SADNESS LEAVE THIS PLACE

Bartz-pano_2000x

The Gary Bartz Quartet plays Melbourne Recital Centre

REVIEW

Andrea Keller’s Transients I (Australia)
Gary Bartz Quartet (USA/Australia)
Melbourne International Jazz Festival, Melbourne Recital Centre, Friday 3 June 2016 7.30pm

As Gary Bartz tells it, John Coltrane knew about him before he knew about Coltrane.

Coltrane was working with R&B singer and saxophonist Bull Moose Jackson for two weeks in Baltimore and, when their second week was cancelled, they came to a jazz session at which Bartz, then 14, was playing alto. Always in awe of Coltrane, Bartz gradually came to know the great musician. So it’s understandable that in 2000 he recorded some tracks as a tribute. These were much later incorporated into the album Coltrane Rules: Tao of a Music Warrior, which featured among others Australia’s Barney McAll on piano and James King on bass.

Bartz has performed with Art Blakey’s Jazz Messengers, Miles Davis, Charles Mingus and many more noted players. His musical roots go deep — as one Australian musician told me before this gig, Gary Bartz is not trying to be the real deal, he is the real deal.

Appreciation of any concert we attend is conditioned by our personal baggage. I had attended the funeral of a close friend and former colleague that afternoon and couldn’t decide whether I wanted to be soothed or have the pain blasted into oblivion.

After explaining that the quartet of himself on alto and soprano sax, McAll, King and Kassa Overall on drums would play the set without a break, Bartz launched into a vocal mantra “sadness leave this place”. That suited me.

But somewhere in my baggage was an expectation of straight ahead jazz, hard bop. Instead, this set was mellifluous and flowing, as befits the smooth dude leading the quartet. When a duck sails effortlessly across a pond, we know there’s a lot of action happening underneath the surface. Well, that’s how I felt about this music — there were undoubtedly subtleties and connections that I was missing. One musician later told me there were Coltrane key changes, but no recognisable Coltrane tunes. Another marvelled at how Bartz tapped into deeply embedded musical traditions. Another loved the freedom of this quartet as its members picked up cues and went with them.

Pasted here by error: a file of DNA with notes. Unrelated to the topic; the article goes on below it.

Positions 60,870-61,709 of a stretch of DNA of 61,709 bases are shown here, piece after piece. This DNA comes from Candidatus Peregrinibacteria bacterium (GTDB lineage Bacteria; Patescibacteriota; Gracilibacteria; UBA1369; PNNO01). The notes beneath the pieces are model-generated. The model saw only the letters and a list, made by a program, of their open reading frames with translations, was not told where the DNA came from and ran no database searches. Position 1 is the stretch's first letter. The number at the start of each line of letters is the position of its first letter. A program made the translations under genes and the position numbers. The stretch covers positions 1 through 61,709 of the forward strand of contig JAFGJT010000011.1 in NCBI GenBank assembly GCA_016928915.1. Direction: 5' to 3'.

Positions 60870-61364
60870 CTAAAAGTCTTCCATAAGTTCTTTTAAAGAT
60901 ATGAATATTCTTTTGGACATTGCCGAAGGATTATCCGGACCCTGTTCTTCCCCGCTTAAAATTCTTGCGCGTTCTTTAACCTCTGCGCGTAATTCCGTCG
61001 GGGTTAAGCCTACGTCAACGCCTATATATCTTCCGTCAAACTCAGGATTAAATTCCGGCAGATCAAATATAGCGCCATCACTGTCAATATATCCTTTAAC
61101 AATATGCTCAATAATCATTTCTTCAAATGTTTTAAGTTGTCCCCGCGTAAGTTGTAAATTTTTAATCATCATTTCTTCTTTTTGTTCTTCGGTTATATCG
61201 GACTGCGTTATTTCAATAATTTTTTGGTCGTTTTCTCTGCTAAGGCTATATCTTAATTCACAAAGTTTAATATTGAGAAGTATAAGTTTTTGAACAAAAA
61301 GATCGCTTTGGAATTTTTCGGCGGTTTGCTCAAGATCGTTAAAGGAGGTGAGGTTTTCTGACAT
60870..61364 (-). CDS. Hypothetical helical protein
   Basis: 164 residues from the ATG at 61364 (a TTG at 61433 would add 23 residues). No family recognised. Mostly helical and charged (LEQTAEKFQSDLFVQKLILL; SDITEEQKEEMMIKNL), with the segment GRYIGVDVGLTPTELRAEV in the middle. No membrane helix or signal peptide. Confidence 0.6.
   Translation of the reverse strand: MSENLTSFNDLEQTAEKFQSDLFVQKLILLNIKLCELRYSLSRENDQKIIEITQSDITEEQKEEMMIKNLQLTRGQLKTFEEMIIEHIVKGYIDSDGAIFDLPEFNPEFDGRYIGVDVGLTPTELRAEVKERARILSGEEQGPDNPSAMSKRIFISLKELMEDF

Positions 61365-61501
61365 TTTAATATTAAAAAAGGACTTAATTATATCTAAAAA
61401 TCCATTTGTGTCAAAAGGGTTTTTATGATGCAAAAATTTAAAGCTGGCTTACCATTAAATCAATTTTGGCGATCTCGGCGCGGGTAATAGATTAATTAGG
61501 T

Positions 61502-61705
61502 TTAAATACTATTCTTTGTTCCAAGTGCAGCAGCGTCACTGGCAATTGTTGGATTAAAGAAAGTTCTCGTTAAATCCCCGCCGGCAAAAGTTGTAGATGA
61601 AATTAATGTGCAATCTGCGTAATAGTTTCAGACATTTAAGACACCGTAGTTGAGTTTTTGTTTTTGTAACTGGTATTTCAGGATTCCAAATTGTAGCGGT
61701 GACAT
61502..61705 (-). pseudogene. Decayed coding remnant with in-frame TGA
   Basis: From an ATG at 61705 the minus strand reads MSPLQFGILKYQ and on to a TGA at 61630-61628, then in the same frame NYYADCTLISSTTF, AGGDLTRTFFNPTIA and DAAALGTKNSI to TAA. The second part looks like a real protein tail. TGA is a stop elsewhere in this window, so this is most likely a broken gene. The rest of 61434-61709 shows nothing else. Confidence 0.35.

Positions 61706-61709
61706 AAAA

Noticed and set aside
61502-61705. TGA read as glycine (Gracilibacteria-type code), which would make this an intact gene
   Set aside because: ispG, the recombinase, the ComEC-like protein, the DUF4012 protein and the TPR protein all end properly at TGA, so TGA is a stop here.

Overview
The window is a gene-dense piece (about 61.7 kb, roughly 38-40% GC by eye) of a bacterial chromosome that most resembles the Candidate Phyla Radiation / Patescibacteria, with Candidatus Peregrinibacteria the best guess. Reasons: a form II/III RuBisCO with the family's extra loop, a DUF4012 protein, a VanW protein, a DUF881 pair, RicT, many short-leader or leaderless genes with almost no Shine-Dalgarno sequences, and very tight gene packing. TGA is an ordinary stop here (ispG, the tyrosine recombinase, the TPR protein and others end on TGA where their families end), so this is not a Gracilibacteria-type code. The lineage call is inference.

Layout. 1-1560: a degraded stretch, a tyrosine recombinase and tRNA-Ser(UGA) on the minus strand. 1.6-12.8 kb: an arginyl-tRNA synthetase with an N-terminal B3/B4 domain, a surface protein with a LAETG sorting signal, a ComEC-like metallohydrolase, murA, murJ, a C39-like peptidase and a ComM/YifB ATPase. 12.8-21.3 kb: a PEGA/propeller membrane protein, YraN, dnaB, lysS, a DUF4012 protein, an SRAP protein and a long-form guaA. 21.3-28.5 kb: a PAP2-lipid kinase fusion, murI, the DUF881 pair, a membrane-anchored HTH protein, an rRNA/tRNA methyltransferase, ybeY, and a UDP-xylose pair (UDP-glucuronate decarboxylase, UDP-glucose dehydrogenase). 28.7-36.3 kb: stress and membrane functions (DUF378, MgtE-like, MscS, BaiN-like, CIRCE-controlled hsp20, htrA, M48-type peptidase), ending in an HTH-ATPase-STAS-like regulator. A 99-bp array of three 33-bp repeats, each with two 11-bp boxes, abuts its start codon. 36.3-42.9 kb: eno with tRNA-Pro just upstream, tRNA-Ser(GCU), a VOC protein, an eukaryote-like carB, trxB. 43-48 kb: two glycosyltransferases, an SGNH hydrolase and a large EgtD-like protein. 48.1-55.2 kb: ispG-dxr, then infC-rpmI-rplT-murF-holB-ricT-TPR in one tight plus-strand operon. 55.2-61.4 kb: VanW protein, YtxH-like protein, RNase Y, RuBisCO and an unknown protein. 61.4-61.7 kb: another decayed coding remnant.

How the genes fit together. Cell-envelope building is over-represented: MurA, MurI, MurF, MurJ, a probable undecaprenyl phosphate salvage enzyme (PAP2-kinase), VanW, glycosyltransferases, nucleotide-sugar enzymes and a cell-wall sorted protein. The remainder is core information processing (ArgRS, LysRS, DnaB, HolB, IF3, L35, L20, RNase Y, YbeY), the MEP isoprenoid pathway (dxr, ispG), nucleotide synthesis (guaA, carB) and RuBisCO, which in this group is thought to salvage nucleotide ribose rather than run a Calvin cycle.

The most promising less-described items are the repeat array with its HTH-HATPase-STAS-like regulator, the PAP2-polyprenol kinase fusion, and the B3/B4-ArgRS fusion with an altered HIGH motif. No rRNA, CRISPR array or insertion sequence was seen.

At one point Bartz sang a few lines of poetry from Langston Hughes in I’ve Known Rivers from his 1973 album I’ve Known Rivers and Other Bodies. And he ended the set with some vocals from The Song of Loving-Kindness off 1996 album The Blues Chronicles.  In between we heard McAll in his element, notes cascading from the keyboard with his usual energy and flair, and Overall indulging in some longish solos that at times may have displayed more energy than variety. But the set had plenty of variety, slow and wistful passages giving way to powerful rhythms and some gentle swing to go with summer lightness as Bartz played soprano.

McAll’s flourish called to mind blues pianist Andy Cowan, King eventually delivered a compelling solo over Overall’s brushes, but the predominant feel from Bartz was easygoing, his sax soaring and drifting. There were no sharp edges and nothing was too abrasive.

Gary Bartz, on this occasion, I thought, was about “sending down God’s love”.

Andrea Keller's Transients I

Andrea Keller’s Transients I

In January this year pianist and composer Andrea Keller launched her Transients trios inspired by the philosophy and legacy of her loved and respected mentor Allan Browne. The aim was to strive for “human connection and meaningful dialogue” in the music.

In Transients I, which opened the MRC concert, Keller was joined by Julien Wilson on tenor sax (and bass clarinet) and Chris Hale on bass guitar.

Fittingly, the trio opened with Browne’s composition Cyclosporin.

This was a compelling, but all too short set, delivering music that constantly evolved within each of four pieces. We were treated to serenity, accumulating power, the crystalline purity and fine filagree of piano notes, sharp reed interjections and each trio member taking separate journeys that crossed paths and retained individuality as well as cohesion.

All of Keller’s Transients are worth hearing and will be playing when this festival is over.

ROGER MITCHELL

A gallery of images from this concert are shown below.

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